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"You really love something? To show up is to put yourself out there, to accept vulnerability and choose courage. Some days can feel like magic. As runners, all we do in training and racing is to prepare for those great moments, to help them come more frequently, and so they are ours to embrace when they happen".

2014 Hapalua Half-Marathon. Getting stronger!

 Post-race time with the Pros at 2013 Hapalua Half-Marathon

Post-race time with the Pros at 2013 Hapalua Half-Marathon

I’m back for the 2014 Chase! The Hapalua Half-Marathon Chase is a unique event and I was happy to be back this year. The premise behind the Chase is that 24 members of “Elite Team Hawaii” race the fastest World-Class Kenyan marathoners. Team Hawaii is made up of 24 of the best male and female runners based in Hawaii.

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Team Hawaii start in groups based on their recent race performance. I was in the fastest female group waiting for the gun to go off standing on the line with Natalia Kravchuk, a World Class Triathlete. The race started at the Duke Kahanamoku Statue in Waikiki; headed out towards Ala Moana, towards Chinatown, then back past Ala Moana to Kapiolani Park and up the backside of Diamond Head before finishing in Kapiolani Park. It was a beautiful chilly morning; though halfway down the race the gusty wind started picking up. Through winds gusting over 25 mph and pelting rain, I decided to “go for it” and I ran 1:17 half-marathon pace for the first 6 miles running solo. For more than half of the race I battled against the wind and tried to remain focused and stay on pace for as long as I could. Going up the Manseratt Hill was extremely tough!

The race didn't go exactly as I was planning it to, but I’m pleased with the outcome. I ran almost 3 minutes faster than I did last year. I was able to catch 9 runners of the “Elite Team Hawaii” and pick up the pace going down the Diamond Head passing two more runners. Despite the inclimate weather and running all by myself, this race made me stronger physically and mentally.

At the end of the day, the "Chase" turned out to be a great event! I was extremely proud to be chosen a part of the "Elite Team Hawaii" second year in a row. 

Huge thanks to Jonathan Lyau for organizing the race, and my sponsors: Runner’s Route, Bioastin and Jamba Juice Hawaii! 

Runner's Assessment

Anyone can dream.
Are you committed?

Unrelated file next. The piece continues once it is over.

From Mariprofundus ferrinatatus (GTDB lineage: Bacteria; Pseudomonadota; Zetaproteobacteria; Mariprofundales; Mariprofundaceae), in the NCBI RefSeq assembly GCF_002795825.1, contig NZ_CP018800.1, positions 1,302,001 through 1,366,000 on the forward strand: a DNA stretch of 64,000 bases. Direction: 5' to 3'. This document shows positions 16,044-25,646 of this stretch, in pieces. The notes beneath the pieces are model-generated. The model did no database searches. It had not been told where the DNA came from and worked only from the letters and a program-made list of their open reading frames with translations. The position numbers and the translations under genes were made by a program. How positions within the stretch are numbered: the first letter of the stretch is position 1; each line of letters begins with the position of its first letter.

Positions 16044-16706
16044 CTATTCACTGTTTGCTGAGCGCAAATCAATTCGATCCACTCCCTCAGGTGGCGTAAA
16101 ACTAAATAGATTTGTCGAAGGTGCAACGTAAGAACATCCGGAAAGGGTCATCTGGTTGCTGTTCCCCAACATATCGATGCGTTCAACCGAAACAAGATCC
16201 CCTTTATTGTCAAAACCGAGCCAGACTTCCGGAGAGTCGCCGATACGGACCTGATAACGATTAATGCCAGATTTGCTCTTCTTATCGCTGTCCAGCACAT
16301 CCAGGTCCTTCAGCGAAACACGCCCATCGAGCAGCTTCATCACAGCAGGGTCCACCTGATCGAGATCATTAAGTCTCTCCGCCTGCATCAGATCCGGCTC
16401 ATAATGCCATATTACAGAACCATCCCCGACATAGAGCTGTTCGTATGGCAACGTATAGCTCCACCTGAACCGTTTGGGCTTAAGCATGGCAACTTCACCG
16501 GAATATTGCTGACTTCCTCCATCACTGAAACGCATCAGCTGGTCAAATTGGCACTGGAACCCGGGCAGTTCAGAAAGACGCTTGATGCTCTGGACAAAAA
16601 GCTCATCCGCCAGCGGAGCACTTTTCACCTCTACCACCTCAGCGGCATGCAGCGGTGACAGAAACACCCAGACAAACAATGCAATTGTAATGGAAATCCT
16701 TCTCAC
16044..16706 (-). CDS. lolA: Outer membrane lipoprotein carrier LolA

Anyone can train hard.
Do you have the discipline to recover?

Anyone can follow a diet.
Can you make exceptions and remain confident?

Anyone can react to a move.
Can you be the one that makes it?

Anyone can show good sportsmanship.
Can you be genuinely happy for your competitors?

Anyone can fail.
Can you do so without feeling like a failure?

Anyone can get positive results.
Can you stay motivated?

 

 

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Avoid the wall: what to eat before long runs

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Another long run! Fueling before a long run definitely helps performance. Back in college I got a bad habit not to eat before my runs and races to avoid having an upset stomach. Over the years, this philosophy has changed and now I always eat before my races and even before the hard or long runs.

From my own experience, the specifics of what you eat aren’t as important as the timing. Waking up at least 40 minutes before the long or hard run gives me enough time to eat something real like a toast with jam, or some oatmeal with some nuts, or 1 cup of good quality yogurt with berries and cereal.  I try to avoid protein and peanut butter before my morning runs because it takes more time to digest, but if I have more time, eating a breakfast with protein leaves me well fueled for a tough afternoon or evening session.

I prefer running before the sun gets up, but sometimes I also like to sleep in. I usually get out the door 30 minutes after I get up, so I eat something easy to digest like a piece of toast with a little butter and jam. Calorie estimate is between 150-250 depending on length and intensity of the workout.

Sometimes I’m in a time crunch and I don’t have time to wait for 30-90 minutes for my breakfast to digest, so when I roll out of bed I eat a half of a Powerbar with a little cup of coffee before I run. I never drink coffee when I have a basic endurance run, but I often do it before a tough workout.

One advice that I’ve got in the past to remember to drink 8 oz of water the minute you wake up in the morning. Sleep is dehydrating, and you need the fluid for your muscles to fire properly, to get your morning food, and to help your breakfast get absorbed. Without the water, breakfast might leave you with a cramp on your run.